Jean-Féry Rebel (April 18, 1666 – January 2, 1747) was an innovative French Baroque composer and violinist.
Rebel, a son of the singer Jean Rebel, a tenor in Louis XIV’s private chapel, was a child violin prodigy. He became, at the age of eight, one of his father’s most famous musical offspring. Later, he was a student of the great composer Jean-Baptiste Lully. He was a violinist, harpsichordist, conductor and composer.
Rebel was one of the first French musicians to compose sonatas in the Italian style. Many of his compositions are marked by striking originality that include complex counter-rhythms and audacious harmonies that were not fully appreciated by listeners of his time. His Les caractères de la danse combined music with dance, and presented innovative metrical inventions. The work was popular and was performed in London in 1725 under the baton of George Frideric Handel.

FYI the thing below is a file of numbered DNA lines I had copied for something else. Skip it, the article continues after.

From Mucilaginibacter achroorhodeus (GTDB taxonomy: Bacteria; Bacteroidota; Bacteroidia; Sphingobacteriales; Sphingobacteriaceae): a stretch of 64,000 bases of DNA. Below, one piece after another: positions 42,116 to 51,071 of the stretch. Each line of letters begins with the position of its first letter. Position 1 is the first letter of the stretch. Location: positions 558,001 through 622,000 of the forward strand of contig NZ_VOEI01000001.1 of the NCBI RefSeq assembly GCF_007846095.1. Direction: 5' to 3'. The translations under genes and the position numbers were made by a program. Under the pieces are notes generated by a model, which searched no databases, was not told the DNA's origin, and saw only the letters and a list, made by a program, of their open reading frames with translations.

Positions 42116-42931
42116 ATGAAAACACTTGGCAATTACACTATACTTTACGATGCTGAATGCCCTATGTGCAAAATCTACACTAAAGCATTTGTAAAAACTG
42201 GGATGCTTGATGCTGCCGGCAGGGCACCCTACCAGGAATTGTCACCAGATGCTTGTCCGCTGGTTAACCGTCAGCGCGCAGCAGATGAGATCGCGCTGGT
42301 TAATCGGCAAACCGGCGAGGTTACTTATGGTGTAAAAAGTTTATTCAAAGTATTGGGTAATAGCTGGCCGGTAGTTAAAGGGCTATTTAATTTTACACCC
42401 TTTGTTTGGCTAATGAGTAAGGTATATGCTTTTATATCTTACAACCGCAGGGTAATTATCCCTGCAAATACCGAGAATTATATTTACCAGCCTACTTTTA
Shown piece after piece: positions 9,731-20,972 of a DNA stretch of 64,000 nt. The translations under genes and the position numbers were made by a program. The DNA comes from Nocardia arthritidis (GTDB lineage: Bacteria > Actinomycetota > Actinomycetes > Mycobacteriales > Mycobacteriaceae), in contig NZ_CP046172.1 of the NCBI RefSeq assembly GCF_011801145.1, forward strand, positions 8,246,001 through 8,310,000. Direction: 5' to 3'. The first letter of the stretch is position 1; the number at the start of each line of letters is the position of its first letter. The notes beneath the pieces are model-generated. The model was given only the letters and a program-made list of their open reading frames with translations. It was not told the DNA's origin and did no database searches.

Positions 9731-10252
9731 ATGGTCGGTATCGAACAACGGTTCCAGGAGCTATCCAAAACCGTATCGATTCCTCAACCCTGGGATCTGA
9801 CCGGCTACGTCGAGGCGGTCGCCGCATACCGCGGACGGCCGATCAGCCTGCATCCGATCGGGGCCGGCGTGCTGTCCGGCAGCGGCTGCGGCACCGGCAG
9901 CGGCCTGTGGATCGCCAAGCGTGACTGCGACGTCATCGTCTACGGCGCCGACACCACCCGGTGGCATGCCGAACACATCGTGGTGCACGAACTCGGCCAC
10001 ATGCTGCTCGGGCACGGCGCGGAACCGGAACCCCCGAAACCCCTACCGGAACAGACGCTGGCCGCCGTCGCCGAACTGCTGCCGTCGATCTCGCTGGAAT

The Rebel Baroque Orchestra, formed in 1991, was named in his honor.